The day after Eric’s eleventh birthday, a stormy, brutally cold day, Richard fell ill. His cart was in the ginnel when Eric arrived home, something which had never happened before. Richard had collapsed on the floor before the fire. Eric threw a blanket over him and ran to Farrar's for Kitty. Together they got him to bed. Doctors had to be paid for, but Dr. Briggs never charged those in greatest need. Richard had been troubled with a cough for some time but was now exhausted by the merest activity. He was unable to get up and was convulsed with coughing fits for weeks.

With almost his last breath, Kitty at his side, Richard told Eric "You're t'man o' t'house now, Eric, lad, you promise me you'll allus tek care o' your Aunt Kitty, 'n' love her as she loves thee."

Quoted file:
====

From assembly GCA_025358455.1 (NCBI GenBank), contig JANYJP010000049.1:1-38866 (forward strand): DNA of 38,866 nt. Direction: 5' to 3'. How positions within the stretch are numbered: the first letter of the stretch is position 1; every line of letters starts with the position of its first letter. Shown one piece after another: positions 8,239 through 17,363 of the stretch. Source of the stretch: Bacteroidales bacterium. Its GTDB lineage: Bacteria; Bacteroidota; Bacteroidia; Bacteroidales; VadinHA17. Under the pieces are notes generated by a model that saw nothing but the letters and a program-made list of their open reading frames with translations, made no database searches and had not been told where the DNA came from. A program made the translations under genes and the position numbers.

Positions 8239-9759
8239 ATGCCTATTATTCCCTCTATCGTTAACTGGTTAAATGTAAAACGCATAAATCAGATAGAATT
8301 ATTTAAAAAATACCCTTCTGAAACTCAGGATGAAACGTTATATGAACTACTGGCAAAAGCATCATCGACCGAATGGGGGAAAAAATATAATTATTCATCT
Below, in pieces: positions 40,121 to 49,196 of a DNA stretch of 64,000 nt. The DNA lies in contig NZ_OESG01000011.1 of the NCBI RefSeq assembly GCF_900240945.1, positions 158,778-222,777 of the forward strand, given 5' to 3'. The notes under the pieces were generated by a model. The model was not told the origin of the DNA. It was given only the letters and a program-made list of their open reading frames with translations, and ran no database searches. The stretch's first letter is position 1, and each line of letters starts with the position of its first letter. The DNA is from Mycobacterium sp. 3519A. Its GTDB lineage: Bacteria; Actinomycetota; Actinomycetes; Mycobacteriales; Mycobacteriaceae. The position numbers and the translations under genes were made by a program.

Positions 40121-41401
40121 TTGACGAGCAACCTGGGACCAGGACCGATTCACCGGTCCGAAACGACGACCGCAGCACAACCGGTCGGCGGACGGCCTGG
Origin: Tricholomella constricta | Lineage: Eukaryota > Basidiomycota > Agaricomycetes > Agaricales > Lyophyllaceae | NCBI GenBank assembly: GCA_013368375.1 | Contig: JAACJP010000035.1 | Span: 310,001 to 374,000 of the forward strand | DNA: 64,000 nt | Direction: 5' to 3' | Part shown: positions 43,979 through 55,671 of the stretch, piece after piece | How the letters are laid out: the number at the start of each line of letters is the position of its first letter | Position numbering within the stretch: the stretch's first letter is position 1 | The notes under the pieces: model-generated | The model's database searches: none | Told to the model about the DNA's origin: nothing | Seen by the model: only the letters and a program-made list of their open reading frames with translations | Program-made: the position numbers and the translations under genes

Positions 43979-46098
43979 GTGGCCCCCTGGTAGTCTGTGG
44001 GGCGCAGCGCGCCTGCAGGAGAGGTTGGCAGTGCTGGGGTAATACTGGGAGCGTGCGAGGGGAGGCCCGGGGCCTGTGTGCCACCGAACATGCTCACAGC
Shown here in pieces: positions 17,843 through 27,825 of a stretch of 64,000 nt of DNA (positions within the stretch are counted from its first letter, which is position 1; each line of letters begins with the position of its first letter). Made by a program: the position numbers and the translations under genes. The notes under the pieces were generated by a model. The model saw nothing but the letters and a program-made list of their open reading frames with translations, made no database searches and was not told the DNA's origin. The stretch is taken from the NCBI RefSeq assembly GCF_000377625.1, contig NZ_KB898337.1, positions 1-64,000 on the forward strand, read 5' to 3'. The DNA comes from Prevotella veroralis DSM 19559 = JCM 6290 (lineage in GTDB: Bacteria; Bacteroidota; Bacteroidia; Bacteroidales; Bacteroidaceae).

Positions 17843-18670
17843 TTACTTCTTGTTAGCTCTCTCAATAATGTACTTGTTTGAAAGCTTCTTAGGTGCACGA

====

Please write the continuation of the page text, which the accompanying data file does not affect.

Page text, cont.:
Consumption killed twenty thousand in Leeds between 1890 and 1910 and Richard was but one, a huge and robust man who had served throughout a war, reduced to skin and bone and a suffering, premature end. Eric knew what he must do; keep his promise. For as Richard had often said, "when a Yorkshire lad gives 'is word, come what may, 'e keeps it."

What was to become of Eric's dream of the Navajo now?



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